Top 10 police traffic technologies

21:57, Jun 22 2010

For years police have sought a safe and effective way to enforce the road rules.

With today's high-powered cars, it seems inevitable that some will simply put their foot down, because they know the police will call off the chase eventually, due to the danger it creates.

As technology steadily advances, we are seeing wave of high-tech police gadgets designed to bring dangerous drivers to a halt, or track their every move.

Plenty of research is going in this area as military groups and governments seek to give their law enforcement teams the best tools possible, and to reduce carnage on our roads.

Let's have a look at some of the new technology in the realm of police traffic enforcement, worldwide.

1. The speed camera... in space.

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British authorities are testing a system which uses a GPS satellite to measure the speed of a car, and report if they exceed the speed limit. The "SpeedSpike" system works by combining number plate reading technology on the ground with a satellite in space. Talk about big brother.

2. Intelligent Speed Assist

The Australian state of Victoria is trying out this system, which will be installed in the cars of repeat speed offenders. It uses mapping technology so it automatically knows how fast you should be going, whether you are in a 100kmh zone or a 50kmh zone, and uses both visual and audible prompts to warn the driver that they are breaking the law.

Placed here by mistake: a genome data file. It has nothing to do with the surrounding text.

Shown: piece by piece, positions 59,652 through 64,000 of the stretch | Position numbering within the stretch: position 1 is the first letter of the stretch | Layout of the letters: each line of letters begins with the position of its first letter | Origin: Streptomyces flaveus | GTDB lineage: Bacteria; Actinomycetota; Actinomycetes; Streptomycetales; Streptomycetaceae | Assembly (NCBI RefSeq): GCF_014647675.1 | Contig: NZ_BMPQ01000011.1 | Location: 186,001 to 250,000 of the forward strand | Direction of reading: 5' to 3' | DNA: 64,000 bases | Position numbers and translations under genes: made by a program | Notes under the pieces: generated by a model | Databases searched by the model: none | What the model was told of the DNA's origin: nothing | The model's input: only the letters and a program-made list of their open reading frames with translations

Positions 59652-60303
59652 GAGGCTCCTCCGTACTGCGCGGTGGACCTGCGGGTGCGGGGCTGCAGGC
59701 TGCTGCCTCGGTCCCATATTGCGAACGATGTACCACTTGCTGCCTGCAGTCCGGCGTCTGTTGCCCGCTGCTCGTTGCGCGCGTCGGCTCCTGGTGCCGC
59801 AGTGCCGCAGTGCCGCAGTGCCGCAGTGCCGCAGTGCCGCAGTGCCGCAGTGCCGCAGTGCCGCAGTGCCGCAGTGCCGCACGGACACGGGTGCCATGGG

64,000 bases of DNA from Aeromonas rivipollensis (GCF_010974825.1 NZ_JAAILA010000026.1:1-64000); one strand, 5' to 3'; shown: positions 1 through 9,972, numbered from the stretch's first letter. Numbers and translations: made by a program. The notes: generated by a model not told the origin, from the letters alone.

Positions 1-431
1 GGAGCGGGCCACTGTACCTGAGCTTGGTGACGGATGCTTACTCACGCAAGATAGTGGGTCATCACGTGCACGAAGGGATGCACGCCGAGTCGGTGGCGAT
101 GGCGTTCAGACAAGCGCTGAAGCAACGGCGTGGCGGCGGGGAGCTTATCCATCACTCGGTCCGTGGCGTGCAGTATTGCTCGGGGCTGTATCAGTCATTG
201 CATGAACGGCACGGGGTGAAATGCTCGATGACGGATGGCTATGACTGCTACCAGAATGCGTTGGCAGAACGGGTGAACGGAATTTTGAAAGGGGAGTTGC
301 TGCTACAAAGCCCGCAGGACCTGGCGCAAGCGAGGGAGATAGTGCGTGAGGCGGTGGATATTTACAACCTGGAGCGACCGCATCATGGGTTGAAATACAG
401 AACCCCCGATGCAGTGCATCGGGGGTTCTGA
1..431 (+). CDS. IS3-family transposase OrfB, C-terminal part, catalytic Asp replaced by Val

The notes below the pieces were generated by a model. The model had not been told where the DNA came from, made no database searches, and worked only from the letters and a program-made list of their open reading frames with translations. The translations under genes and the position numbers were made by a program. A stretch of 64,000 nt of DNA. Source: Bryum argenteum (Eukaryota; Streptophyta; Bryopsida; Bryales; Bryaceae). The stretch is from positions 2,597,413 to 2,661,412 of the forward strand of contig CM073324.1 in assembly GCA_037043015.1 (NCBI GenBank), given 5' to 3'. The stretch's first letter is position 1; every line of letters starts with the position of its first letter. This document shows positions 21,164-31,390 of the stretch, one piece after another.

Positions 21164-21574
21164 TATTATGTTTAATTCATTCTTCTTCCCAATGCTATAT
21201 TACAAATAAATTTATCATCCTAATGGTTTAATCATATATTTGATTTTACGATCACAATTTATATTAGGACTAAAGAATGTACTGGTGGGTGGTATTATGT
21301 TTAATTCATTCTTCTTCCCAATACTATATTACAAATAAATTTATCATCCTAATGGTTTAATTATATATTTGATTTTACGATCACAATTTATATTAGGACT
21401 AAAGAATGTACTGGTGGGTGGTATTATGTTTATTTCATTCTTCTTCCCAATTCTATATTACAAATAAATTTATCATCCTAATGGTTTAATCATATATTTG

3. StarTraq

Northern Ireland has recently adopted a system which, instead of fining or otherwise punishing, offers offenders the opportunity to take a driving course. Of course, those who seriously exceed limits will still receive cold, hard fines.

4. HD speed cameras

These new generation speed cameras are able to catch a speeder at a range of up to one kilometre. By the time you make out that speck in the distance, it's too late.

5. The SCARAB police chase assistant

This fearsome-looking machine is still in the concept stage, but it could soon be a reality. It's towed behind a police car and after it's locked on to a vehicle will follow it relentlessly. It's very fast, and nimble enough to follow a car anywhere. This version is not equipped with weapons - but it could be.

6. Remote throttling

GM motors has taken steps to allow cars to be slowed down to a crawl by force. Many of their vehicles manufactured today can be remotely throttled in the case of a stolen vehicle or police chase.

7. StarChase GPS tracking

This is one straight out of Batman - the unit is mounted in the front grille of a police car, and fires a laser-guided GPS tracking unit, which sticks to the target vehicle, allowing it to be tracked. There's a cheesy, yet somehow quite cool, promo video here - the good part is at 3:15.

8. Automatic licence plate recognition

The ALPR system uses several cameras mounted on top of a police car to scan each number plate which comes in front of it automatically. Those numbers are almost instantly checked against a database to see whether the car is stolen, or if the owner is wanted. It looks forwards, sideways - for parking lots etc.

9. The Rumbler intersection clearing system

This technology works by enhancing the power of the police cars' sirens to include a low-frequency rumble, which is generated by two 10-inch woofers with a high power output. It follows the ups and downs of the siren, and really lets other vehicles know that the police need to get through - now.

10. Eureka car stopper

All cars have within them a set of circuits crucial to keeping the car running. The Eureka system uses and Electro Magnetic Pulse (EMP) to nuke a car's circuits and bring them to a halt. It is still in development, but is estimated to work on cars up to 200 metres away, and can be carried by a man.

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